Methadone is a medication most commonly used in the treatment of heroin or other opioid addiction. This drug is typically administered during medication-assisted treatment (MAT) and works by easing symptoms of withdrawal and reducing cravings for opioids. Methadone may also be used to treat pain, as it is typically less expensive than other pain medications such as morphine.
Methadone can be detected in the body for up to two weeks after the last use. There are several factors that may influence how long this drug is in the system. If you or a loved one is struggling with methadone abuse or addiction, seeking treatment is the best way to overcome a substance use disorder. Vertava Health has treatment centers throughout the United States that offer evidence-based recovery programs for people dealing with methadone addiction.
How Long Does Methadone Stay In The Body?
Opinions about the exact amount of time methadone can stay in the system vary drastically, with reports being anywhere from two to 14 days. However, the drug is typically only active in the system for up to 60 hours after ingesting it. This means that while the drug may still be detectable in the system for much longer, the effects of the drug will have completely worn off after two to three days.
The half-life of methadone can vary greatly depending on whether the individual is tolerant to opioids. For a person who is used to taking opioids, such as someone addicted to heroin, the half-life of methadone is typically around 24 hours. However, for someone who is not used to taking opioids, the half-life can be up to 55 hours. After five to six half-lives have passed, the drug is typically out of the system.
Get Help For Opioid Abuse Today.
Find out about available programs and other treatment options.Contact Us
Drug Tests Used To Detect Methadone
There are a number of drug tests that can be used to detect methadone in a person’s system. The most common test used is a urine test. Urine tests are often the least invasive and most accurate at detecting substances in a person’s body.
The following are the different types of drug tests that can detect methadone and their approximate times of detection:
- Urine Tests — Can detect methadone one hour after ingestion and up to two weeks after the last use
- Blood Tests — May detect the drug as soon as 30 minutes after taking it and up to three or four days after the last use
- Saliva Tests — Can be used to test for methadone use for several days after using the drug
- Hair Tests — Long-term use of methadone can be detected in the hair for several months after using the drug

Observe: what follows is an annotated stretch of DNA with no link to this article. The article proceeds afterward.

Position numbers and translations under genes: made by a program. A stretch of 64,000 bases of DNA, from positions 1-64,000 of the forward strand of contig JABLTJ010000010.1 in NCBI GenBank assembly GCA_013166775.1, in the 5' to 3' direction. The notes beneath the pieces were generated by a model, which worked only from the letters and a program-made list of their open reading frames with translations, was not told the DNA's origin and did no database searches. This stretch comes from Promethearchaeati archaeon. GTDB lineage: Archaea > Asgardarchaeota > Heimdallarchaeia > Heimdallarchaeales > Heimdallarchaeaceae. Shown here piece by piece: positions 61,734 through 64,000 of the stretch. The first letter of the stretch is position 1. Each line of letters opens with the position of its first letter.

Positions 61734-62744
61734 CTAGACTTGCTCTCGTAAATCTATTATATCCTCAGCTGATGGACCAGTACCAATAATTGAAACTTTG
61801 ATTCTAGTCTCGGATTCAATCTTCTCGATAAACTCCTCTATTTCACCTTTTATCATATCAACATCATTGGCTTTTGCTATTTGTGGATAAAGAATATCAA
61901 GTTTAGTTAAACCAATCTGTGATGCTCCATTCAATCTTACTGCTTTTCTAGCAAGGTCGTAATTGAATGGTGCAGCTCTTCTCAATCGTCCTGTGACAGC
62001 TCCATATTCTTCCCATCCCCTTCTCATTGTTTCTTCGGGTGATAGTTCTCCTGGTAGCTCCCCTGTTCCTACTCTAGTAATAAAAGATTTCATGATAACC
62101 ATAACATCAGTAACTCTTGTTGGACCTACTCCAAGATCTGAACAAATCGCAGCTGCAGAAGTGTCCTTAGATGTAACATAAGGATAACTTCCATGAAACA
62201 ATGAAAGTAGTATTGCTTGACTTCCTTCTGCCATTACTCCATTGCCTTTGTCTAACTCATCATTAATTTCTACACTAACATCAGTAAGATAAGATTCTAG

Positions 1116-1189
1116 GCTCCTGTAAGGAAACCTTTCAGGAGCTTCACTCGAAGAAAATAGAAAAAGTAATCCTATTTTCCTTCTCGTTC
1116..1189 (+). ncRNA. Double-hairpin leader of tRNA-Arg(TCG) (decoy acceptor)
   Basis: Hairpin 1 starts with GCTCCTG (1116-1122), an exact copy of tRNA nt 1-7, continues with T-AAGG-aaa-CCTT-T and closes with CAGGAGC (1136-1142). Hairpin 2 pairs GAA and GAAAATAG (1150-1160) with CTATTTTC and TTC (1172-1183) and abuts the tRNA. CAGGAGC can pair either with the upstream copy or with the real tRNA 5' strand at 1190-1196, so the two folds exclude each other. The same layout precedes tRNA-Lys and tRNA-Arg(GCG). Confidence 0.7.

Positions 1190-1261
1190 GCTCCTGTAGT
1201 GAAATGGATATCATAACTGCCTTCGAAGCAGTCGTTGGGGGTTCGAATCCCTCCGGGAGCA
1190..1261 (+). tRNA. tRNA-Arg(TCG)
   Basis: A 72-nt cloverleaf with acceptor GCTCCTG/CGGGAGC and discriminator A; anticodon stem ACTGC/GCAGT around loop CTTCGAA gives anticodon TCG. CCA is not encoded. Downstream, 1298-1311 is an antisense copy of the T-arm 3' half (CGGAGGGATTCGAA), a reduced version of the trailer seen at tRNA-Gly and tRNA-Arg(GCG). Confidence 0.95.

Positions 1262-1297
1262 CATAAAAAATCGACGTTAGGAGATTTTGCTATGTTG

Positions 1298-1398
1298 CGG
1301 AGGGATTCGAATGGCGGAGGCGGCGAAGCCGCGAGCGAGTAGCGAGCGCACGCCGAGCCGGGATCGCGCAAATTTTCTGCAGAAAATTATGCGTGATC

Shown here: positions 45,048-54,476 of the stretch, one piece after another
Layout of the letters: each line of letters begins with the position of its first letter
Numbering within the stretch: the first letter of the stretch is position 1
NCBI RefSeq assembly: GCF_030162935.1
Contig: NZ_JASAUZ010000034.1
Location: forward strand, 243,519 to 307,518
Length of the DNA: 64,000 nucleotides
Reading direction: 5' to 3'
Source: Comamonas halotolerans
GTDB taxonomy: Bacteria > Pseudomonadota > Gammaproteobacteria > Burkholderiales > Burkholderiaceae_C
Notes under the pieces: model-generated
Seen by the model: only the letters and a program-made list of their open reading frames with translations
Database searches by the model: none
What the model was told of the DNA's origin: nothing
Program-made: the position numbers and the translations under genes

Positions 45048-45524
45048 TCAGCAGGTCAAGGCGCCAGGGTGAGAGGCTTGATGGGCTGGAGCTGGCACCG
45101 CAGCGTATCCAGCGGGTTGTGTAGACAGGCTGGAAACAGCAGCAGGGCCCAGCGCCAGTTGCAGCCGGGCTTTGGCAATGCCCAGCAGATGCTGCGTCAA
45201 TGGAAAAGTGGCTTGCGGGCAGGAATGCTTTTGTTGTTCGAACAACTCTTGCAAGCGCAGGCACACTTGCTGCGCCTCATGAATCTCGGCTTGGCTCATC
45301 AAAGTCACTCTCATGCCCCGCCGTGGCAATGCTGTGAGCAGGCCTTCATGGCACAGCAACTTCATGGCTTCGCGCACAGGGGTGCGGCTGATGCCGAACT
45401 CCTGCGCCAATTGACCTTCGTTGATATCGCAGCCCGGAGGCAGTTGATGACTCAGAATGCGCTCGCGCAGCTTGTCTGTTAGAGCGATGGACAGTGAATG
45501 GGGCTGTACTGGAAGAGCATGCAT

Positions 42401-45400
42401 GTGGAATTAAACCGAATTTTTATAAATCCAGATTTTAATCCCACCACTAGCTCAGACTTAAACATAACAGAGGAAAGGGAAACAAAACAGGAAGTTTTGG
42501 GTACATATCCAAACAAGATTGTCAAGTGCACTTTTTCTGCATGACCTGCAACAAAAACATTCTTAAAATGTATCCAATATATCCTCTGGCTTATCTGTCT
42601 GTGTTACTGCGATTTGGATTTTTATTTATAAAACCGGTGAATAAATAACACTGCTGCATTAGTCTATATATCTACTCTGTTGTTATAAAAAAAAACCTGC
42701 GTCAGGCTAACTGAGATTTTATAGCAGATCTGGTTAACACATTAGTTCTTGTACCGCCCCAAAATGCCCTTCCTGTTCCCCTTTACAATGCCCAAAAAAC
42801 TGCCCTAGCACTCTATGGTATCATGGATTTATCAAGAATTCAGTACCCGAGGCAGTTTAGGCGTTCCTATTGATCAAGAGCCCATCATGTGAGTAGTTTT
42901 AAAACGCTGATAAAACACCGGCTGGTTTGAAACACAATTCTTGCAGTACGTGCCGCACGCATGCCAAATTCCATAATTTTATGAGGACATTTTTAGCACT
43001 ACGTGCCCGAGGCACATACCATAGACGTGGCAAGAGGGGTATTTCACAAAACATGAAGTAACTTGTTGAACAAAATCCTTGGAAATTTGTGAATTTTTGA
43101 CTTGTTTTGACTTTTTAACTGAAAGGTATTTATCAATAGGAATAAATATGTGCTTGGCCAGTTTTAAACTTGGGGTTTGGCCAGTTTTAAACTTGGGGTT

Each test can vary in how long it can detect methadone in the system depending on a number of personal factors. However, it’s typically believed that methadone will be completely out of the body after 14 days.
Health Factors That Influence How Long It Stays In The System
As mentioned previously, there are several factors that can influence how long methadone stays in a person’s system. To begin, the more methadone a person uses, the more likely he or she is to have the drug in the system longer. This is also true for individuals who take methadone for an extended period of time. Methadone can build up in the system, causing it to be detectable in the body longer than if someone only takes it once or twice.
Additionally, people who are younger and in better shape will typically be able to eliminate methadone from their systems faster than individuals who are older and less healthy. This is because younger, healthier individuals often have faster metabolisms, making it easier for the body to process and rid itself of the drug more quickly.
If you are researching how long methadone stays in the system, you may be struggling with methadone abuse or addiction. While this drug is certainly beneficial in medical settings, it also comes with the risk of abuse and addiction. And, like other opioids, abusing methadone can cause a number of side effects and potential dangers.
Potential side effects of methadone abuse include:
- clammy skin
- cardiac problems, including cardiac arrest
- dry mouth
- excess sweating
- trouble sleeping
- decreased heart rate
People who abuse methadone are also at an increased risk of overdose. Like with other opioids, methadone overdose can be dangerous and even deadly if not properly treated.
Getting Assistance and Resources For Abuse And Addiction Treatment
Struggling with methadone abuse or addiction can be incredibly hard and can impact every aspect of a person’s life. While methadone addiction may feel all-consuming and lonely, it’s important to know that you’re not alone. There are several treatment options available to overcome methadone addiction and begin a new life in sobriety.
Vertava Health offers a number of different treatment programs for people suffering from substance use disorders. To learn more about methadone detection times or the addiction programs we have available, contact an Vertava Health’ treatment specialist today.